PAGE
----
Judicial Review and Human Rights banner


Judicial Review and Human Rights

At OTS solicitors we regularly act for individuals, companies, charities and other non-profit organisations to challenge the decisions of a public body in cases where such decisions are made with disregard of the law, human rights or failure to observe procedural rules.

Every public body is under duty to observe the law and human rights whenever making a decision, as well as follow certain procedural rules for it. A failure to do so will result in an unlawful decision which can be challenged before court. This procedure is known as Judicial Review and is widely used in areas where the governmental bodies have decisional powers. Both, the decisions of central and local public bodies can be challenged using the Judicial Review procedure.

Our specialist Judicial Review and human rights solicitors have an extensive knowledge and experience in challenging decisions of public bodies. We are especially dedicated to human rights aspect of the law.

OTS Solicitor team has successfully defended numerous Judicial Review applications, specialising in particular in Immigration cases. In this area of law we have a wide-ranging history of successfully acting for clients in refusal of further leave to remain, refusal of asylum claims, removal from the UK or detention cases. Our Judicial Review and human rights team has rich experience of acting in various cases and at different levels of courts, including the Court of Appeal. Our solicitors have been involved in cases that have challenged the existing approach to legal problems and helped further shape the legal framework.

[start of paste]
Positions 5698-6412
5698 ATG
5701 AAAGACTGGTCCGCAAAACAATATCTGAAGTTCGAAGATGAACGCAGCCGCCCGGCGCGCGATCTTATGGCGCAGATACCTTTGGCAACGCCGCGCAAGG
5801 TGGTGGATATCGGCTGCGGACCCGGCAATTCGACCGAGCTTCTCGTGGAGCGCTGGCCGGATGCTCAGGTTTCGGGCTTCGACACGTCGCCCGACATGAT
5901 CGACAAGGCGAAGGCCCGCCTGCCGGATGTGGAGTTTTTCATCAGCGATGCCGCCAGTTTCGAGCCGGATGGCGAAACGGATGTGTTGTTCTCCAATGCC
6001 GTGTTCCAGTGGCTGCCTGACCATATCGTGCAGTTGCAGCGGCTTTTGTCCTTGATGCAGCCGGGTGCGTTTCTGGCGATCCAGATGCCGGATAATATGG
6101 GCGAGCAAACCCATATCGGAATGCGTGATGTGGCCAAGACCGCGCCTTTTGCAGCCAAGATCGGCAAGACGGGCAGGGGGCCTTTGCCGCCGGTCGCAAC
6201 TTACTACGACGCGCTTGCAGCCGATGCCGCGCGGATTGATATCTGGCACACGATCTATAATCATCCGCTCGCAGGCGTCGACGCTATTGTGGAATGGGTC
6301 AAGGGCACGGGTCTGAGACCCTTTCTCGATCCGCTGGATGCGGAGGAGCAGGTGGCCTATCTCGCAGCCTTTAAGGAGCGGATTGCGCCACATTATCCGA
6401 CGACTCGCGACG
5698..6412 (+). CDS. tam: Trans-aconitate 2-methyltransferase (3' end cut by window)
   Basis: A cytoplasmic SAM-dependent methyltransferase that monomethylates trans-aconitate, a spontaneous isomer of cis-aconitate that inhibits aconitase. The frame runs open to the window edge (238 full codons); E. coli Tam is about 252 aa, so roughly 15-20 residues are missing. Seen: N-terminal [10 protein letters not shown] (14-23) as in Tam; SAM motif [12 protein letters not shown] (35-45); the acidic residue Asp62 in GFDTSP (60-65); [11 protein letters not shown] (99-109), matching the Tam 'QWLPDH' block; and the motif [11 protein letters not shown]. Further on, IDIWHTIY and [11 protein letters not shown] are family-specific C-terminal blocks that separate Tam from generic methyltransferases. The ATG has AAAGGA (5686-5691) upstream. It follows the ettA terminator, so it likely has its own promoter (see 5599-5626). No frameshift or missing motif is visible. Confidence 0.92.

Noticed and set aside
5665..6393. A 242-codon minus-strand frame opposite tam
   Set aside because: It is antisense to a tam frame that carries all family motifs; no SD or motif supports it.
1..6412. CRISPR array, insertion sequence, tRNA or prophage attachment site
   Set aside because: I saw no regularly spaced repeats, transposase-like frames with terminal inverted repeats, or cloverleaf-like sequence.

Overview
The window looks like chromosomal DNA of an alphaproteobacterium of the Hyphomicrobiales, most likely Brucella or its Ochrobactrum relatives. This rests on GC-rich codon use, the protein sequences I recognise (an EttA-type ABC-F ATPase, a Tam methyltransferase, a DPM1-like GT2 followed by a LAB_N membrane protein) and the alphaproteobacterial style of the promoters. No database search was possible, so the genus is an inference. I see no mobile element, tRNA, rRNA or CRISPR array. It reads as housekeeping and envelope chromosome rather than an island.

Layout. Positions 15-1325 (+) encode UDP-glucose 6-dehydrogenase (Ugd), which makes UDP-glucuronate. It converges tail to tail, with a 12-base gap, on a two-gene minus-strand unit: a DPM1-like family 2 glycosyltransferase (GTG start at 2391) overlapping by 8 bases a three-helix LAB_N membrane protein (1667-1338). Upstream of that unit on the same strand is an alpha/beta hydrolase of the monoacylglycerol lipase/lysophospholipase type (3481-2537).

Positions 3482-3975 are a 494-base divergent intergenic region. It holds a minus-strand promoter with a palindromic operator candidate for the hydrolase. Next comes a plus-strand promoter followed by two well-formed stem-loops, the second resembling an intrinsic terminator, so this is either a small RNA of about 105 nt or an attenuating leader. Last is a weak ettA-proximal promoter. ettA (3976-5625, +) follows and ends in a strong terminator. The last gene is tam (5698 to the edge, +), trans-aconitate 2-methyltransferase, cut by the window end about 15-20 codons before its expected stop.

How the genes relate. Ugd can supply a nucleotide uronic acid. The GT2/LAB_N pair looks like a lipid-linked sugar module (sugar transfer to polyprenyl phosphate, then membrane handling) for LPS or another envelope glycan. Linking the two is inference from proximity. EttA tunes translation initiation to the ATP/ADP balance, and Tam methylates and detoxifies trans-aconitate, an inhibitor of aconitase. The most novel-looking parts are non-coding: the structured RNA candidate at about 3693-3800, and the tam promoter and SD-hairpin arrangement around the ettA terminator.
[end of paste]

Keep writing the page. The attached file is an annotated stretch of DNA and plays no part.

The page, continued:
Our Judicial Review and human rights solicitors are not only experts in local law, but in EU law and relevant international treaties. Our advice is built on solid knowledge of UK case law, as well as European Court of Justice and European Court of human rights case law.

Some of the other areas where Judicial Review is widely used by our clients are:

  • planning and environment
  • health
  • community care
  • housing
  • education
  • Licensing
  • Civil liberties

Our expert Judicial Review and human rights solicitors are recognised in legal directories and by their peers as leading specialists in the area. As in all other areas, our Judicial Review team is made of dedicated, friendly, approachable professionals, determined to battle relentlessly and against all odds in order to assure equity and justice to our clients.

For detailed and tailored advice on your individual circumstances, please contact the OTS Solicitors business immigration department on 0203 959 9123 or contact us online.

Your Questions and our answers about Judicial Review and Human Rights

Dear Sir,

Thank you for your question.

Your case raises certain complex matters which our specialist Immigration solicitors, who are regulated by the Solicitors Regulation Authority would be confident to advise you on. We would be able to offer you assistance as part of a one-off consultation or otherwise as part of our full representation service. Your query relating to your leave to remain in the UK, and residence requirements in the UK has been forwarded to the relevant department and our Immigration lawyers will be in touch with you within 24 hours to explain how to proceed for the best outcome in your Immigration case.

Kind regards
OTS Solicitors

Dear Tom,

Thank you for your question. We set out some information below which may assist you in applying under this visa route.